The blackthorn or sloe, also known by its botanical name prunus spinosa is a native, deciduous shrub, which has become a familiar sight all across the English countryside, as its long, prickly thorns have made it popular with farmers who want to create natural, stock-proof barriers. Blackthorns make dense, impenetrable hedges that carry pure white flowers on their bare branches in March, which are followed by bluish berries, known as sloes. The dark green, oval shaped leaves do not emerge until after flowering has come to an end and will turn orange before falling off. The blackthorn has become known as an excellent plant for hedging purposes and it is certainly the species to go for if you are looking to create a mixed native hedge.
Blackthorn hedges will offer a home to nesting birds and small mammals and are therefore very wildlife-friendly. Insects such as moth and butterfly larvae eat the leaves and the flowers are highly attractive to bees. In rural areas, blackthorn hedges are often used to create cattle-proof hedges, but of course, its thorny branches are just as good at keeping other intruder, such as animals looking to attack a bird’s nest. Due to its relatively fast growth habit and extensive root system, it is not recommended to plant a blackthorn hedge in a small, urban garden. For those looking for a boundary hedge to be planted in a rural area, however, the blackthorn is a suitable alternative to the immensely popular hawthorn.
Blackthorn for Natural Hedging
Since the blackthorn is native to Europe, as well as western Asia, it will certainly thrive in our climate. It is also a very undemanding and low maintenance plant, which results in a very natural, almost wild look and therefore, the species is a good choice for wild and informal hedges. Its wood makes great firewood, as it burns very slowly with a good heat and develops very little smoke. In addition, the somewhat shiny wood is very hard and commonly used for the production of several tools, most notably for canes and walking sticks, which are generally fashioned from the straight stems of blackthorns. Additionally, clubs like the ones carried by the Royal Irish Regiment are made from this species.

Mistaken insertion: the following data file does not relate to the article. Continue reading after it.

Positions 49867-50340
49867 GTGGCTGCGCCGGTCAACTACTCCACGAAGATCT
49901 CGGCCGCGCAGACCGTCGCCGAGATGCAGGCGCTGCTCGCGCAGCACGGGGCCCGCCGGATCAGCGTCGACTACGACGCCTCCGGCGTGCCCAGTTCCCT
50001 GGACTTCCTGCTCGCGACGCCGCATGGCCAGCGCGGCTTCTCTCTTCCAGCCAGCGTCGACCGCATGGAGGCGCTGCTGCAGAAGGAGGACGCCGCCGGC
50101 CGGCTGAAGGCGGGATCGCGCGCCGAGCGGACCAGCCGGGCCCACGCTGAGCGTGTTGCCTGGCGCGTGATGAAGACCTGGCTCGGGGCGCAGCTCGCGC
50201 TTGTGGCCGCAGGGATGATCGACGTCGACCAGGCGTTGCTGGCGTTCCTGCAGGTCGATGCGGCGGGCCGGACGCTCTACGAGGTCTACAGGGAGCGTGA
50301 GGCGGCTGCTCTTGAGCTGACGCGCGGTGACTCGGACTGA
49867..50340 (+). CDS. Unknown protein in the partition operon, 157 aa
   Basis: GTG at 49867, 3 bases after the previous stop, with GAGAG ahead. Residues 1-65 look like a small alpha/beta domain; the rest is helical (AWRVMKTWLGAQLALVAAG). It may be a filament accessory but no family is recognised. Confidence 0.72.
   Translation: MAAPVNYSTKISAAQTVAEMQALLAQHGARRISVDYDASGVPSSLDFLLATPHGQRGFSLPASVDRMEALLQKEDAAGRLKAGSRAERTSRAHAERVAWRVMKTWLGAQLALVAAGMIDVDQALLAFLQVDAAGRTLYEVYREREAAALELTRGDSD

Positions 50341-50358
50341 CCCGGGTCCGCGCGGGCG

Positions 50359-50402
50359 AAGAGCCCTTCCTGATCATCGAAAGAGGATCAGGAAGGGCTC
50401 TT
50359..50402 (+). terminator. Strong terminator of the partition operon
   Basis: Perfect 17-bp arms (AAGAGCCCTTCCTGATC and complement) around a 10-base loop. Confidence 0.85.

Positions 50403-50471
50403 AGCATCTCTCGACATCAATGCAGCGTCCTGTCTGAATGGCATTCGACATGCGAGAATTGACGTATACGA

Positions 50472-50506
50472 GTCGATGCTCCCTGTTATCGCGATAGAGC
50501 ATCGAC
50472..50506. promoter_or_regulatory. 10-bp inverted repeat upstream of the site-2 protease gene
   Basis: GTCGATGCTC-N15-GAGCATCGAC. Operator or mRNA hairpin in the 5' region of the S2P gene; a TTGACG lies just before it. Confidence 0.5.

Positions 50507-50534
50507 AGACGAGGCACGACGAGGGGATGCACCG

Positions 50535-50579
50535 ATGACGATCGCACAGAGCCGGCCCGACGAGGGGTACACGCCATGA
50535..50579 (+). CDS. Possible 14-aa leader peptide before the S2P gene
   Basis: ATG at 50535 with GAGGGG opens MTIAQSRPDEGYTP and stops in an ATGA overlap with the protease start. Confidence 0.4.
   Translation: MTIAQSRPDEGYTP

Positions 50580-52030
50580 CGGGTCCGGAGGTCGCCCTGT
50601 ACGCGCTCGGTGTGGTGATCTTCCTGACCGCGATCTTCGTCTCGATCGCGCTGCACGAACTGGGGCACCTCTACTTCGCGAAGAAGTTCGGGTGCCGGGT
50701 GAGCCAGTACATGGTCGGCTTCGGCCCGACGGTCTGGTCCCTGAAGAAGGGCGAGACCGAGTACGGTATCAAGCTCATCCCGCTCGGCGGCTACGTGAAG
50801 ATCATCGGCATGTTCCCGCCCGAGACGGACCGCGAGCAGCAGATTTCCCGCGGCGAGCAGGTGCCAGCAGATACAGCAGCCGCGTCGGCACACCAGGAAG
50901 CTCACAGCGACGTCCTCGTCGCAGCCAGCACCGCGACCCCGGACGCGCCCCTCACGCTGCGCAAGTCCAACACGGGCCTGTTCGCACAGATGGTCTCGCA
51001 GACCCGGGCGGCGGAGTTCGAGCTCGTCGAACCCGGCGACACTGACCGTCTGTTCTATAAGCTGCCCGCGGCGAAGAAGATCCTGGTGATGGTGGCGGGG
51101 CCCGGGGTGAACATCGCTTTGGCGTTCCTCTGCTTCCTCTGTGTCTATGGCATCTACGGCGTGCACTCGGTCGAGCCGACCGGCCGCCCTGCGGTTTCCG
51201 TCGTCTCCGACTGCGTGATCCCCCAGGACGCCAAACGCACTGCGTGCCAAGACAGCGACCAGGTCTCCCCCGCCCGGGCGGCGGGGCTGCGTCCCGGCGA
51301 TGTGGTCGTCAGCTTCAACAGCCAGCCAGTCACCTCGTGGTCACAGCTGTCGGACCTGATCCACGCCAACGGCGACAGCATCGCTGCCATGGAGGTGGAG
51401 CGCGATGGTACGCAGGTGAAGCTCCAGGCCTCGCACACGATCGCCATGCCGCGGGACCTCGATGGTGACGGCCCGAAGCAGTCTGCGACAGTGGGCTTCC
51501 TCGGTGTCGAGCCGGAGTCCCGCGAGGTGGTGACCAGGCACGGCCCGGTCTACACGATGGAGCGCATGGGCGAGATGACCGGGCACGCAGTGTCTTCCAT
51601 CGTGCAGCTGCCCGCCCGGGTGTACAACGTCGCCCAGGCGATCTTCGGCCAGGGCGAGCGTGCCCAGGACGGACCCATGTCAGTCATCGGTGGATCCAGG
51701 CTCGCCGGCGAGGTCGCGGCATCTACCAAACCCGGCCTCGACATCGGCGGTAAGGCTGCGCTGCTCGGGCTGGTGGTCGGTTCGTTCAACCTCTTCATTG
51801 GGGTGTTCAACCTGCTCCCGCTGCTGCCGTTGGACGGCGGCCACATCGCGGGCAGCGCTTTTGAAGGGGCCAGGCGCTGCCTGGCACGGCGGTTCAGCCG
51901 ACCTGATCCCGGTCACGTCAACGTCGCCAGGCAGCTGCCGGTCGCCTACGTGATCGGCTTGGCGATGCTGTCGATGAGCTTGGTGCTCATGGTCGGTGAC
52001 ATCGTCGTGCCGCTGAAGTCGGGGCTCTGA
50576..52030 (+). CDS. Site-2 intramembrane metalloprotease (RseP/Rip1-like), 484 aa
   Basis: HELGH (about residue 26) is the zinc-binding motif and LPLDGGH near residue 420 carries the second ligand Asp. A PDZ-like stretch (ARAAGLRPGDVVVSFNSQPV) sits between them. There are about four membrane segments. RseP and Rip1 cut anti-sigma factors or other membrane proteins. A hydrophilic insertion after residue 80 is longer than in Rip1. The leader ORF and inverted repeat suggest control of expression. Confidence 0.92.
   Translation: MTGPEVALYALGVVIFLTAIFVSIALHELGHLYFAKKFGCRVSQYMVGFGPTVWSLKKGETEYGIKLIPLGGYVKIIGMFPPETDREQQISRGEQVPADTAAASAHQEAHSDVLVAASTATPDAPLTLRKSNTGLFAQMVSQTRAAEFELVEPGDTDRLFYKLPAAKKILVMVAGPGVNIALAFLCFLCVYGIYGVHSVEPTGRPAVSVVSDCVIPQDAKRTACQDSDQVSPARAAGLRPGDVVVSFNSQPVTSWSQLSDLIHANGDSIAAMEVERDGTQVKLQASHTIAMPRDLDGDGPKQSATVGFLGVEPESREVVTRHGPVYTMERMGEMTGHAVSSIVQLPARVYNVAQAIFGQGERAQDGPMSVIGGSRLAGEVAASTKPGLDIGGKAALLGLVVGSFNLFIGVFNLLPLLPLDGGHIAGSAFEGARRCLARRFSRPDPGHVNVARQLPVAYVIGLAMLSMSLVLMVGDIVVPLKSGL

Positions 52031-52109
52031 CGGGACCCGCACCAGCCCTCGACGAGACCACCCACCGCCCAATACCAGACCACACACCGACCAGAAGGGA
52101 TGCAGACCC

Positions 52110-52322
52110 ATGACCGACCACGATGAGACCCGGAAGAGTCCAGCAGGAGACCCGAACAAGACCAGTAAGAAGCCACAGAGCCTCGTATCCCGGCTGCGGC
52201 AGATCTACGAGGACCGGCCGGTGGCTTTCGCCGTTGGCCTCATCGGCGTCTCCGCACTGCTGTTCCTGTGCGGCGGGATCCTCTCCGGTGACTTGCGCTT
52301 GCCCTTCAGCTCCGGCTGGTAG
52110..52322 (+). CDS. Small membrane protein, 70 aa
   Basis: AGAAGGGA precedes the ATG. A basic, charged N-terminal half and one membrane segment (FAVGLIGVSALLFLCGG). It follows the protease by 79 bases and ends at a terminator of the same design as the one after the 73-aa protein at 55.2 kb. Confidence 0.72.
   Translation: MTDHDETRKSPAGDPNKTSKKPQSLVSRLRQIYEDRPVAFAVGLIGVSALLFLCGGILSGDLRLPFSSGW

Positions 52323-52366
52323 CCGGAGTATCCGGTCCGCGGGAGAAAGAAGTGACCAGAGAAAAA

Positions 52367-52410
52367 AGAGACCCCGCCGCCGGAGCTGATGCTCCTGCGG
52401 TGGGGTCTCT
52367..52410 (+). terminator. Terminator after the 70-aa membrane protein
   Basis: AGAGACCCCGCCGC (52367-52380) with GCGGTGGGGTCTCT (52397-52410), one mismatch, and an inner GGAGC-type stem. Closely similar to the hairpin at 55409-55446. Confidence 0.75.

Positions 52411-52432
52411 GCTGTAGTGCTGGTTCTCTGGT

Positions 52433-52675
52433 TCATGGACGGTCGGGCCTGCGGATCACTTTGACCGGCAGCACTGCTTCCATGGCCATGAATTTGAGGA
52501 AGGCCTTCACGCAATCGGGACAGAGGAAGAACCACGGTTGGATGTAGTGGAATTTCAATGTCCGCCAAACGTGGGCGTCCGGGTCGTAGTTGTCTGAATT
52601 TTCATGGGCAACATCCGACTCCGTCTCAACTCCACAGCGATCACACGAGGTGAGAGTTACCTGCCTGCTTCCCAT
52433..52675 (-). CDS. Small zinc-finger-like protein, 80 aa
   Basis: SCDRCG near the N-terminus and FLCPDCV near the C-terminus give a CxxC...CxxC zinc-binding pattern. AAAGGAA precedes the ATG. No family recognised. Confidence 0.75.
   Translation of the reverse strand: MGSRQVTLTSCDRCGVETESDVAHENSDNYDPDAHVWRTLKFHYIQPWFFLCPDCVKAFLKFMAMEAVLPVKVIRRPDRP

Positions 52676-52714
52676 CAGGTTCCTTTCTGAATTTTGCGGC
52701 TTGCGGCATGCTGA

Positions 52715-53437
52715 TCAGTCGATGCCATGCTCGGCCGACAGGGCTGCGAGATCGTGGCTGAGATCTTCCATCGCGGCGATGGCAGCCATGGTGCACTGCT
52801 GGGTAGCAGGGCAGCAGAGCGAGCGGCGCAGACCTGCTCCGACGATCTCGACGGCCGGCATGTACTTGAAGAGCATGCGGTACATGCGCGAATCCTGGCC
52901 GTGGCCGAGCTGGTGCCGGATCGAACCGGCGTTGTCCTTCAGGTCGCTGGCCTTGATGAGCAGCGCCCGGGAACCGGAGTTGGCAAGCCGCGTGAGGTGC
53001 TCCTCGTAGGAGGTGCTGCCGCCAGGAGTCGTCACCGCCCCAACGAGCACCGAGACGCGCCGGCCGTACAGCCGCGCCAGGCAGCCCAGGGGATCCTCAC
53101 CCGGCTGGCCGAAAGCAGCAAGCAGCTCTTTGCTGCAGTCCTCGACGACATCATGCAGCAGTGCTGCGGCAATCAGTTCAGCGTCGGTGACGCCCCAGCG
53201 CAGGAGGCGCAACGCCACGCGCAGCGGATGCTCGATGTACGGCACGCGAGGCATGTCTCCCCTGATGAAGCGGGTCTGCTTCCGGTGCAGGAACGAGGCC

The most popular of blackthorn product, however, is its berries. The edible fruits, known as sloes, turn from purple to black during the autumn and can be picked after the first serious frost, as sloe berries become sweeter after the frost as reached them. Initially, the berries are a little tart, but the frost breaks down the bitter tannins and makes them suited for jam or, more commonly, for making sloe gin. Alternatively, the sloes can be picked a little earlier to prevent the birds from eating them, as they appreciate these fruits as much as humans do. After you have picked the berries, your freezer can do the work that the natural frost usually does and after a little while, they will be sweet enough for consumption.
Blackthorn for Undemanding Hedges
A classic native hedging species, the blackthorn will tolerate a wide variety of soils, ranging from poor to fertile, from sand to clay, from dryish to waterlogged and from chalky to acidic. This robust hedging variety will do well in a sunny position, but it does not like full shade. Partial shade is acceptable, however. It is slightly more tolerant of the heaviest of soils than the equally versatile hawthorn, which is another highly appreciated boundary hedge plant in rural areas. Because of its wild, rural look, its rapid growth rate as well as its strong resistance to wind, the blackthorn is also a plant favoured by city planners to plant on slopes and levees in order to give them a greener, more natural look.
All of this makes a blackthorn hedge the perfect option if you are looking for a native hedge that you can grow with relatively little worries. Much like the hawthorn, the only soils it does not tolerate are actual bogs. Maintenance is fairly easy as well, as a blackthorn hedge only requires minimal pruning around the early summer. Unlike many other hedges, you do not have to invest a lot of time into keeping this hedge in shape, as its wild, natural look is part of its charm. While blackthorn hedges are not commonly appreciated for their ornamental value, the flowers that grow on its bare branches during springtime are beautiful and the remarkably dark bark that the blackthorn is partly named after makes this hedging plant a remarkable sight.
Advantages Blackthorn Hedging
A blackthorn hedge is not a traditional hedge in the sense that it is very unlikely to encounter a straight, neatly pruned blackthorn hedgerow in an urban garden. In fact, it does generally not make a very good garden hedge, unless you have a garden large enough for its extensive root system to develop. As a British countryside hedge, however, it has repeatedly proven its value. While it certainly will keep cattle at a safe distance due to its long, sharp thorns, it will also emphasize the rustic look of your farmstead, while its berries are an essential ingredient for many tasteful foods and beverages. As you can see, a blackthorn hedge is a truly multifaceted hedge, as its protective merits for humans and animals alike are complemented by its culinary use and the versatility of its wood.